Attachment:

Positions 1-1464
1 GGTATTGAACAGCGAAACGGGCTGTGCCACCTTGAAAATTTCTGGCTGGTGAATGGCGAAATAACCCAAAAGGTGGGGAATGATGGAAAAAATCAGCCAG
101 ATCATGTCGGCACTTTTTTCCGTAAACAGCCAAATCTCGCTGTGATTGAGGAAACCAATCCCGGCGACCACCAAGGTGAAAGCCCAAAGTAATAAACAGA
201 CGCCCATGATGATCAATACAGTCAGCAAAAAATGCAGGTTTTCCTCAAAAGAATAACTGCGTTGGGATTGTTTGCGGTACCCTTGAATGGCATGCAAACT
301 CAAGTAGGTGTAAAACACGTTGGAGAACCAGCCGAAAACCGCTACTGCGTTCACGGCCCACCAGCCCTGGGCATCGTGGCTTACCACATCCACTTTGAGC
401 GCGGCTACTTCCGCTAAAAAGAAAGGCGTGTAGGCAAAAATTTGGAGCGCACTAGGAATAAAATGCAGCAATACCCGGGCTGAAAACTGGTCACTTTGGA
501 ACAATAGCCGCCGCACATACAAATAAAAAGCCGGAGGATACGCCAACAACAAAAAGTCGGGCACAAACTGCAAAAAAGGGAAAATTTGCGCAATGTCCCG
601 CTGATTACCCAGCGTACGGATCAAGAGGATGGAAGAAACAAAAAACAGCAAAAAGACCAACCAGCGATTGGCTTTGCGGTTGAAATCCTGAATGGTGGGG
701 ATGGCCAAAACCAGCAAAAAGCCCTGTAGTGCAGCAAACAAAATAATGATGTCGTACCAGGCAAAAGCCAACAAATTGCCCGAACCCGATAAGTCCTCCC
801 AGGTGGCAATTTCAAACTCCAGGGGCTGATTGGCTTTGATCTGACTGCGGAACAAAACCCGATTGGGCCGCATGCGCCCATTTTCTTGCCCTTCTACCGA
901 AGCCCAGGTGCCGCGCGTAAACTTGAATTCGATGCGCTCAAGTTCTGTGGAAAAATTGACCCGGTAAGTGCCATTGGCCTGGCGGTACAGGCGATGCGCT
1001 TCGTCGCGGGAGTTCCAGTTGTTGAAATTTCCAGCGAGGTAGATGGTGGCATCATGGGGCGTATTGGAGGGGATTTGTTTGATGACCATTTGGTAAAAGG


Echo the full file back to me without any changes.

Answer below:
Positions 1-1464
1 GGTATTGAACAGCGAAACGGGCTGTGCCACCTTGAAAATTTCTGGCTGGTGAATGGCGAAATAACCCAAAAGGTGGGGAATGATGGAAAAAATCAGCCAG
101 ATCATGTCGGCACTTTTTTCCGTAAACAGCCAAATCTCGCTGTGATTGAGGAAACCAATCCCGGCGACCACCAAGGTGAAAGCCCAAAGTAATAAACAGA
201 CGCCCATGATGATCAATACAGTCAGCAAAAAATGCAGGTTTTCCTCAAAAGAATAACTGCGTTGGGATTGTTTGCGGTACCCTTGAATGGCATGCAAACT
301 CAAGTAGGTGTAAAACACGTTGGAGAACCAGCCGAAAACCGCTACTGCGTTCACGGCCCACCAGCCCTGGGCATCGTGGCTTACCACATCCACTTTGAGC
401 GCGGCTACTTCCGCTAAAAAGAAAGGCGTGTAGGCAAAAATTTGGAGCGCACTAGGAATAAAATGCAGCAATACCCGGGCTGAAAACTGGTCACTTTGGA
501 ACAATAGCCGCCGCACATACAAATAAAAAGCCGGAGGATACGCCAACAACAAAAAGTCGGGCACAAACTGCAAAAAAGGGAAAATTTGCGCAATGTCCCG
601 CTGATTACCCAGCGTACGGATCAAGAGGATGGAAGAAACAAAAAACAGCAAAAAGACCAACCAGCGATTGGCTTTGCGGTTGAAATCCTGAATGGTGGGG
701 ATGGCCAAAACCAGCAAAAAGCCCTGTAGTGCAGCAAACAAAATAATGATGTCGTACCAGGCAAAAGCCAACAAATTGCCCGAACCCGATAAGTCCTCCC
801 AGGTGGCAATTTCAAACTCCAGGGGCTGATTGGCTTTGATCTGACTGCGGAACAAAACCCGATTGGGCCGCATGCGCCCATTTTCTTGCCCTTCTACCGA
901 AGCCCAGGTGCCGCGCGTAAACTTGAATTCGATGCGCTCAAGTTCTGTGGAAAAATTGACCCGGTAAGTGCCATTGGCCTGGCGGTACAGGCGATGCGCT
1001 TCGTCGCGGGAGTTCCAGTTGTTGAAATTTCCAGCGAGGTAGATGGTGGCATCATGGGGCGTATTGGAGGGGATTTGTTTGATGACCATTTGGTAAAAGG